And then there were those in the community who knew that little bit more, the village wise woman or cunning man. When joined my first coven Julia, our high priestess, told us stories of the herb wives of the past, who cared for the bodies and spirits of those around them, telling their fortunes, treating their bodily ailments with herbs, dowsing their lost property, and physicking their farm animals. She held them up to us as examples of powerful, magical women in an age when women otherwise had little influence. They were the midwives who brought new life into the world, she said, and who laid out the dead at the end of life.

Guided by some of my early teachers in the Craft, I began to study the ancient wisdom of the grandmothers, the wise women, once passed down from mother to daughter and crone to apprentice, and then improved by a lifetime of study and the daily observation of the patterns of nature.  I certainly wasn’t brought up in this way or taught any of those things as a child and, as an ardent feminist, for years I refused to do anything traditionally defined as ‘women’s work’. However, I gradually realised that such expertise formed the pattern of women’s lives for thousands of years and that women developed highly skilful methods in all these areas, even though no contemporary historian wrote about them or accorded women due status for their invaluable work.

Women’s knowledge has been derided and ignored for most of our history, and this is just as true today in western culture, in which knowledge is ‘owned’ by experts (mainly men) and can only be passed on through state-approved academic institutions, and where those seeking to follow traditional or alternative paths – such as herbalism - are dismissed as uneducated, naïve or even dangerous.

But this is our knowledge, our heritage - as women and as witches, both male and female. Discovering it and practicing my Craft has been a marvellous adventure for me, and it never ceases to fill me with wonder and awe at the power of Mother Nature. It makes me aware of the magic that flows throughout the world in every uncurling oak leaf in spring, every blushing rose petal, every humming summer bee, every rutting stag, and every misty shore. This is the reward of the path of the hearth witch and this is what I want to share with you in this book.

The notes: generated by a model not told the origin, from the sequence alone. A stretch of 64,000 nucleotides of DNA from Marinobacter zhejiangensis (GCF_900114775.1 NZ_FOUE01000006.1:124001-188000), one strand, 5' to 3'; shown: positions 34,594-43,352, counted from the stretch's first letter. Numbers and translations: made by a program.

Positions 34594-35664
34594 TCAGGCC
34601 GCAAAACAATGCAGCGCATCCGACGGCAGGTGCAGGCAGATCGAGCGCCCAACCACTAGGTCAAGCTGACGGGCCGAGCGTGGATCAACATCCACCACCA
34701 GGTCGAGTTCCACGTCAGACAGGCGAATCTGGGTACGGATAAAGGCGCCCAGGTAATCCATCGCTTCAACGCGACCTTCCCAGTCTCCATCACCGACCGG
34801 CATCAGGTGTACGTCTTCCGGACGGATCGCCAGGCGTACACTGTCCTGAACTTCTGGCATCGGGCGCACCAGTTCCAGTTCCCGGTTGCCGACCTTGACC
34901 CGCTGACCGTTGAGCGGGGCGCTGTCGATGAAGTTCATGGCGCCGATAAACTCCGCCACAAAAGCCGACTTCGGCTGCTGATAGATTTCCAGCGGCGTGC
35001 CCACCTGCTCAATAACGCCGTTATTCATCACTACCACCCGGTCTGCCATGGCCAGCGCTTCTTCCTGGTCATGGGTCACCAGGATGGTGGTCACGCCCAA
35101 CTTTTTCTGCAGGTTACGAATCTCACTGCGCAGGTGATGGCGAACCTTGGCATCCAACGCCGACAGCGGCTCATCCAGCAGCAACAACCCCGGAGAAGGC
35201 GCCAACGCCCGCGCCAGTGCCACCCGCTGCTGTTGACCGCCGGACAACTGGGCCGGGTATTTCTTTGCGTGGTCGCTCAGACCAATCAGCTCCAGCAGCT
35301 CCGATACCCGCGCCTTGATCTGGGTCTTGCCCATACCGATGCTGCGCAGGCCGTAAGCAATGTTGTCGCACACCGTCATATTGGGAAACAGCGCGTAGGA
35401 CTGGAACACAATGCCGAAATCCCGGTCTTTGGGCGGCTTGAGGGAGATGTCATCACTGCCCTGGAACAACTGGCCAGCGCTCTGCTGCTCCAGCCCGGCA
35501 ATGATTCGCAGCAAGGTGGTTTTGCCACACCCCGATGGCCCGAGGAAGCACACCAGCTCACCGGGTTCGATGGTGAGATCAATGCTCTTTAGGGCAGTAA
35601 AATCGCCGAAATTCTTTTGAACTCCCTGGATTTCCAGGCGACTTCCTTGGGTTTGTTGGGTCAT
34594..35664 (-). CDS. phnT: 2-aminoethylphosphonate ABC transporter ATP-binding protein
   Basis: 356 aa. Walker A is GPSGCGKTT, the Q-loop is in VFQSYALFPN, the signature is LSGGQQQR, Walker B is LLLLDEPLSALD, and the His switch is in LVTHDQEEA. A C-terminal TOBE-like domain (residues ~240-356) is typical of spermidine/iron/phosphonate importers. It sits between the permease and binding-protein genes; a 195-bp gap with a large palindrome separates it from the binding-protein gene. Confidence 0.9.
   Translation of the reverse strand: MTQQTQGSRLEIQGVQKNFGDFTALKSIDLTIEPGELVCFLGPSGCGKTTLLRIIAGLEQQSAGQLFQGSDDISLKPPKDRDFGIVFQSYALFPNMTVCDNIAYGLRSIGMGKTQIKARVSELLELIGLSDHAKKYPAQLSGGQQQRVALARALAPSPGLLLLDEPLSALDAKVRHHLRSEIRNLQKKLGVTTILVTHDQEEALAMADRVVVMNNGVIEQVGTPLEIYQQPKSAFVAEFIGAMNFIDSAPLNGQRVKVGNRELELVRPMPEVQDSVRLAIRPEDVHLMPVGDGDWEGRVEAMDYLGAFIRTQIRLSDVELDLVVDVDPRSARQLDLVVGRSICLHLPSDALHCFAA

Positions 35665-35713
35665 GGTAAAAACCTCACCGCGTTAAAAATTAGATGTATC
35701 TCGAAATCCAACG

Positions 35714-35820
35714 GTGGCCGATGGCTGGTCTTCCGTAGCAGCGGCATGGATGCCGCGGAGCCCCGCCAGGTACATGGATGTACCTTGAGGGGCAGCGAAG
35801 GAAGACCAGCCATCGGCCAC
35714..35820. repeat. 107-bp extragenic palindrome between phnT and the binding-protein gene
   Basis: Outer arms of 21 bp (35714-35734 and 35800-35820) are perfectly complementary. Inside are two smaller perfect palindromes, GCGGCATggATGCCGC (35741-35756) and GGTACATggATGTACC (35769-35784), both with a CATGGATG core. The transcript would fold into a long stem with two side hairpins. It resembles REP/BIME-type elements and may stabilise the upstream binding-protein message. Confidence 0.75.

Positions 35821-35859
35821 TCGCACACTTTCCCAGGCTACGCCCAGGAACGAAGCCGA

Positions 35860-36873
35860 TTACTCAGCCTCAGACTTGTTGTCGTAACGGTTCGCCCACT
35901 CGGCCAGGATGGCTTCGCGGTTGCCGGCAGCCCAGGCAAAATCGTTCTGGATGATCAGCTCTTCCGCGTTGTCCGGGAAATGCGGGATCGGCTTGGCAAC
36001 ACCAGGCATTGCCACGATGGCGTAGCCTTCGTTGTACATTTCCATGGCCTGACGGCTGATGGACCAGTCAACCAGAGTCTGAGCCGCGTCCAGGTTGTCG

Ritual Food

Food for the Sabbats






Autumn Equinox




Making Wine

Wine from Fruit

Wine from Flowers  

Wine from Vegetables

Herb and Leaf Wines

Sparkling Wine


Ciders and Perries

Brewing Beer and Ale

Making Liqueurs

Cider Vinegar






Fruit Cheeses

Fruit Butters

Fruit Syrups



Ketchups and Sauces


Fruit Leathers


Bottled Fruits in Alcohol


Dry Sugar Preserving



Fruit and Herb Vinegars

Non-Alcoholic Cordials


Natural Alternatives


Bathroom Products

Kitchen Products


Laundry Products

Carpets and Floors

Air Fresheners and Deoderisers


Bath Products


Lotion Bars

Bath Powder

Hair Care

Dental Care

Foot Care

Hand Care

Body Scrub



Herbs for Beauty

Facial Scrubs

Facial Steams

Face Masks

Facial Cleansers

Skin Toners


Eye Treatments

Neck Treatments

Lip Salves


What to Grow

Wine Maker’s Garden

Dyer’s Garden

Healing Garden

Cosmetics Garden

Magical Garden

An Elemental Garden

Starting Out

Moon Gardening

Indoor Gardening




Meeting the Plants

Internal Remedies

External Remedies



How to Use the Oils

Carrier Oils

A-Z of Essential Oils

Essential Oils by Symptom

Magical Oils

Blending a Magical Oil

Charging a Magical Oil

Magical Oil Recipes

Colouring Magical Oils

Using Coloured Oils to Balance the Chakras

Magical Bath Salts


Gathering Ritual Herbs

Identifying Herbs

On Correspondences

The Magical Virtues of Plants

Using Herbs for Magic

Kitchen Protection Charm

Herbal Talismans


Herbal Inks

Ritual Fumigation

Chapter 13 INCENSE

Incense Recipes


Dye Plants to Use

Appendix 1 Colour Correspondences

Appendix 2 Planetary Influences

Appendix 3 Magical Herbal Correspondences

Appendix 4 Weights and Measures